In hindsight Croatia's shocking 3-0 tour de force against
Germany in the quarterfinals last Saturday shouldn't have been
so startling. Croatia's roster includes four players from
Yugoslavia's storied 1987 under-20 world champion team and nine
starters who perform in one of the world's top four leagues
(Italy, England, Spain or Germany). Moreover, Germany was the
oldest team in the Cup (average age: 30.3), and its lineup had
hardly changed since Euro '96. In that tournament Germany
eliminated Croatia 2-1 in the quarterfinals. "We learned a lot
from that game," said Croatian defender Slaven Bilic last
Saturday. "They have only one creative player, Thomas Hassler.
If you stop him, you only have to deal with the flanks, and we
concentrated on them very well tonight."
Suker (left) and newcomer Croatia were not in awe of
In fact, the truly stunning development in Lyons was the
Germans' uncharacteristic churlishness after the match. They
targeted their wrath at Norwegian referee Rune Pedersen, who had
ejected German defender Christian Worns in the 40th minute for a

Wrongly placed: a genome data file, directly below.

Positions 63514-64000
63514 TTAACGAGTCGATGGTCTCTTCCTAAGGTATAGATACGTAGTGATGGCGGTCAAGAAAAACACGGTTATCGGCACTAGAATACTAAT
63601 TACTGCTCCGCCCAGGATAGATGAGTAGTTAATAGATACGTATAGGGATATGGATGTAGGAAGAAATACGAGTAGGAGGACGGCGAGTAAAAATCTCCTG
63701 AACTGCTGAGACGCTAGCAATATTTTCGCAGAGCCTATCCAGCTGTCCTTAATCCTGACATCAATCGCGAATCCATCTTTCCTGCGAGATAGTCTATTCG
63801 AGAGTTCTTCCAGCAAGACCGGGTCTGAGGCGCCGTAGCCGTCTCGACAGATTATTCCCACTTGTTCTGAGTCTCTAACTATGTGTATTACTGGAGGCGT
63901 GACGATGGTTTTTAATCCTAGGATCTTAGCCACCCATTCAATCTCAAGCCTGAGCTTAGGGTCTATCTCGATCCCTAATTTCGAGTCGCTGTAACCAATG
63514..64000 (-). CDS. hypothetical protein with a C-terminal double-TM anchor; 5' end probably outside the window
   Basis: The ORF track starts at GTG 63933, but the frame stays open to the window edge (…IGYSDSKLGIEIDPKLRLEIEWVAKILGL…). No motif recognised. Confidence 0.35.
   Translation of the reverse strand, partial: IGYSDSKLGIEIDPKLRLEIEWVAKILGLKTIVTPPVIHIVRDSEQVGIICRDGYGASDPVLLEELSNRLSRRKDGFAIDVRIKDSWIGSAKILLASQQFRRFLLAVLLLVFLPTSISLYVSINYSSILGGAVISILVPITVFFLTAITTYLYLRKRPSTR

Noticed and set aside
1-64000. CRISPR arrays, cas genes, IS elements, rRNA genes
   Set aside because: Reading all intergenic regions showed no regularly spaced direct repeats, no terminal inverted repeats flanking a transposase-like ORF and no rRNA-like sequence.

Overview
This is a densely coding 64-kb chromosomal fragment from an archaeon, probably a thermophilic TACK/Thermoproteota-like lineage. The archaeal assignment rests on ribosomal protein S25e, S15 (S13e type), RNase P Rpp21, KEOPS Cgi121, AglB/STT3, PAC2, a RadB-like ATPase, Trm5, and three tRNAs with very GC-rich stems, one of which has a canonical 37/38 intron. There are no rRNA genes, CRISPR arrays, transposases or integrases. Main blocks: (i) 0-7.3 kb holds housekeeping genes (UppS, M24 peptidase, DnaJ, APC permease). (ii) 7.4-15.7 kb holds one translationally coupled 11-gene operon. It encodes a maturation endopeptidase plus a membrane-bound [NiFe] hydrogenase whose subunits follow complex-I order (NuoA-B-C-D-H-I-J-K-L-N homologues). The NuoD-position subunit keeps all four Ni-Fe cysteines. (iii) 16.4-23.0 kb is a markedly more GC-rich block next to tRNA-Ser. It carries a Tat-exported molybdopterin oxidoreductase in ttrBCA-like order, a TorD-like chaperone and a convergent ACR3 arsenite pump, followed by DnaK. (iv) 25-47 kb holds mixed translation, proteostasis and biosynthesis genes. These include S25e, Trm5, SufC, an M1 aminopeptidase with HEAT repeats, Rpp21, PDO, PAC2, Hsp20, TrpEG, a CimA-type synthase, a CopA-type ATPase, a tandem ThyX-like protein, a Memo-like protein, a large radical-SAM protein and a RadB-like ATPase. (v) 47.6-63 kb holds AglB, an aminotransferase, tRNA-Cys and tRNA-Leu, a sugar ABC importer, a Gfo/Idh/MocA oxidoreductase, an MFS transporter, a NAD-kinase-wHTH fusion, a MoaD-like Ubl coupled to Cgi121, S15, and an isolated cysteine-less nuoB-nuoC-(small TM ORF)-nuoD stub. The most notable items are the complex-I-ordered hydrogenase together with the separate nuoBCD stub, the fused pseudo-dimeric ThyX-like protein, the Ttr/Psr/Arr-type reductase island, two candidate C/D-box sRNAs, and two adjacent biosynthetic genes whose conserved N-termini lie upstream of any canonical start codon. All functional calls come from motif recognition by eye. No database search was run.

bone-rattling foul on striker Davor Suker. "He is responsible
for this picture of misery," German defender Lothar Matthaus
said of Pedersen. Prominent in that locker room picture was
Worns, who bawled ceaselessly despite being consoled by German
chancellor Helmut Kohl. "It's a joke," Worns muttered later.
In a Cup that had been short on surprises until last weekend,
Croatia's win may have signaled the beginning of a new world
order in soccer. Three countries with a combined eight world
championships (Argentina, Italy and Germany) lost in the
quarters to three countries that have never raised the trophy
(the Netherlands, France and Croatia, respectively). Suker sized
up the moment when he compared Croatia's victory with its loss
to Germany two years ago. "It was David meeting Goliath then,"
he said. "Now, who is who?"
Issue date: July 13, 1998